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Manufacturers Push For Federal Energy Efficiency Goals

Jessica Kennedy's picture
Energy Consultant Energy Curtailment Specialists

Jessica Kennedy has worked in the energy industry since 2008. She earned her bachelor's degree in English from the State University of New York at Geneseo. She earned her master's degree in...

  • Member since 2013
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  • Jun 22, 2013

Manufacturers and Energy Efficiency

The National Association of Manufacturers (NAM) is setting its sights hard on energy efficiency.  Recently the NAM sent a letter to the Whitehouse urging President Obama to invest even more in energy efficiency savings and investments for federal buildings.

The letter was sent just as the Department of Energy’s (DOE) Better Buildings Initiative reaches the close of its two-year timeframe.  The Better Buildings Initiative involves $2 billion in energy efficiency upgrades to federal buildings over two years.  The project used no taxpayer funds, with energy savings being used to pay upfront costs instead.

The NAM urges the Obama Administration to continue to implement such energy conservation measures throughout the federal government.  This, they argue, will not only continue to cut back on federal energy costs, but also save taxpayer money currently used for unnecessary energy expenditures.  Specifically, the NAM suggests a new, aggressive goal of another $1 billion a year in energy savings over the next five years.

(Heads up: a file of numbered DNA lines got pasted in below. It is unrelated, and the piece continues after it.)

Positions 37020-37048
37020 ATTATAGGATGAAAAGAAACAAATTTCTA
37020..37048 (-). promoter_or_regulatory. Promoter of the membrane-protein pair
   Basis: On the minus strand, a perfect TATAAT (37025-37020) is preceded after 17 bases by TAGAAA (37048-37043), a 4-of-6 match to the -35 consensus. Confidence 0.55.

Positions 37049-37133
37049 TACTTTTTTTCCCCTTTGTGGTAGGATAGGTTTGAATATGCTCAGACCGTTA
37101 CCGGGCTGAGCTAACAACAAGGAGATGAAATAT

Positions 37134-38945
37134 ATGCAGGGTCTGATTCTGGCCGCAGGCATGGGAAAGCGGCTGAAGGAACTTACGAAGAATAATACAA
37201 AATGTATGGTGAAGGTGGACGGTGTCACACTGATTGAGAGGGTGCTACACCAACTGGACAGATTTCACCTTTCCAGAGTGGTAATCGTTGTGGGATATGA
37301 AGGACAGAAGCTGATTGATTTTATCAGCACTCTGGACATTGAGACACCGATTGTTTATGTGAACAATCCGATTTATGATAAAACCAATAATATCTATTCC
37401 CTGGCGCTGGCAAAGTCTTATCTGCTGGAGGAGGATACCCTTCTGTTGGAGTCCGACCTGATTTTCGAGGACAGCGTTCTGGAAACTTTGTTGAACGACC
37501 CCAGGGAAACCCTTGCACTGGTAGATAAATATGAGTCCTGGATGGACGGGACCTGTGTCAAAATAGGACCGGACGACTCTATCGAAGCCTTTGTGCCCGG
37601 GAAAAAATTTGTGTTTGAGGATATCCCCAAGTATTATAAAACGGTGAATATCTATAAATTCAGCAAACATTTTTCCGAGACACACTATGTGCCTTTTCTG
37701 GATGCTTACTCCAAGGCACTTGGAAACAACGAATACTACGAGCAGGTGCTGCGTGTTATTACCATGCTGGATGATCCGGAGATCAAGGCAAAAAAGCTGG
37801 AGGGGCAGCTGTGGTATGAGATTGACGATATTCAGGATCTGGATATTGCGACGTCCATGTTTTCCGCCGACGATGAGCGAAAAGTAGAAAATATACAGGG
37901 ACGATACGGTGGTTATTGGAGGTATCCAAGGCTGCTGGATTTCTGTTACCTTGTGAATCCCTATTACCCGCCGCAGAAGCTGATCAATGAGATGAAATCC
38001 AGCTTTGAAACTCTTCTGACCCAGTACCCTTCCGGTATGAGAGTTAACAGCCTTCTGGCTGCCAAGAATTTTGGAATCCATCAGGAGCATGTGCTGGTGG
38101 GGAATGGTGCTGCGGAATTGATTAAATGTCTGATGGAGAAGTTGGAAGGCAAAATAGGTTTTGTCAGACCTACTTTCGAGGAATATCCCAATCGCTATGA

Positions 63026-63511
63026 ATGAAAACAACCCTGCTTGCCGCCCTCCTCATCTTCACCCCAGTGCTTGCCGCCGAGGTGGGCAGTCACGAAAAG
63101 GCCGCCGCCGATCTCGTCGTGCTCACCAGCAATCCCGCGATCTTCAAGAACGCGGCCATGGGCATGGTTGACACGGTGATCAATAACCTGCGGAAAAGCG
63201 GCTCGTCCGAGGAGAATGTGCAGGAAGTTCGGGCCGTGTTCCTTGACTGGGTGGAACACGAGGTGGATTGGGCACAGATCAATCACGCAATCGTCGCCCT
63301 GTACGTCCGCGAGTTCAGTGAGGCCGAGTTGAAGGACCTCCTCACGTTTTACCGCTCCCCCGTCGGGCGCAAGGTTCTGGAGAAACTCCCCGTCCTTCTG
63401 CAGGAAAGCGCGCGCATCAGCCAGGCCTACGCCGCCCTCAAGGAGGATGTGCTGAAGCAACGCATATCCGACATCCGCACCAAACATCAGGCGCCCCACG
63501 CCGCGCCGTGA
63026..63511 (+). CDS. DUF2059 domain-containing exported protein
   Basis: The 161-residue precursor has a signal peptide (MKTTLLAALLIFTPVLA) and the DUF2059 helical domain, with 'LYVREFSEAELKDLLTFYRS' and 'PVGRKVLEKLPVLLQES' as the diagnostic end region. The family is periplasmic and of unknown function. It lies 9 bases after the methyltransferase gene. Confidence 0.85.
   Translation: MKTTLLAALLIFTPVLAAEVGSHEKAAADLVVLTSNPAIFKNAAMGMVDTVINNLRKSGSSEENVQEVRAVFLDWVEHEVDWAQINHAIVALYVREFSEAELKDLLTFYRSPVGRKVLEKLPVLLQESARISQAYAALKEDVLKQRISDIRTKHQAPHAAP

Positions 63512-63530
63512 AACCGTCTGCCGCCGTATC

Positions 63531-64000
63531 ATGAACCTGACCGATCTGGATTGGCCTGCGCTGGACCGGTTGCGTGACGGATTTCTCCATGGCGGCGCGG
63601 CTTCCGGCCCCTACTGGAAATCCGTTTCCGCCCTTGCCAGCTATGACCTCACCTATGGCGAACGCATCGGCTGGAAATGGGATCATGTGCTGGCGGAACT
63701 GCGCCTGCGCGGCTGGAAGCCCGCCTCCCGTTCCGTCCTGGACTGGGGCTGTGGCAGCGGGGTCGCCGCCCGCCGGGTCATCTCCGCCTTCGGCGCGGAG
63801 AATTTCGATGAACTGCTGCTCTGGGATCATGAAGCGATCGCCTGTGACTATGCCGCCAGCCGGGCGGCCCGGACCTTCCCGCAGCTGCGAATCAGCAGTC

The NAM’s suggestion is a perfect next-step for the government to take in its initiative to increase energy efficiency in federal buildings.  By making these investments, the government sets an important example for commercial and industrial facilities all over the country.  NAM blogger Chip Yost sums it up well when he says:

We understand that a kilowatt saved is a dollar saved. Lowering our energy consumption not only allow us to better utilize our financial resources and but in many instances it helps us to be more productive using less energy. These savings impact the bottom line and help manufacturers to be more competitive in the global economy. Being energy efficient is simply smart!

The push for energy efficiency coming from the industrial sector is a financially smart cause for the industry.  As energy prices fluctuate amid concerns of changing fuel prices and renewable energy integration the NAM reminds us that, the cheapest and most renewable energy resource available is energy that is never used.


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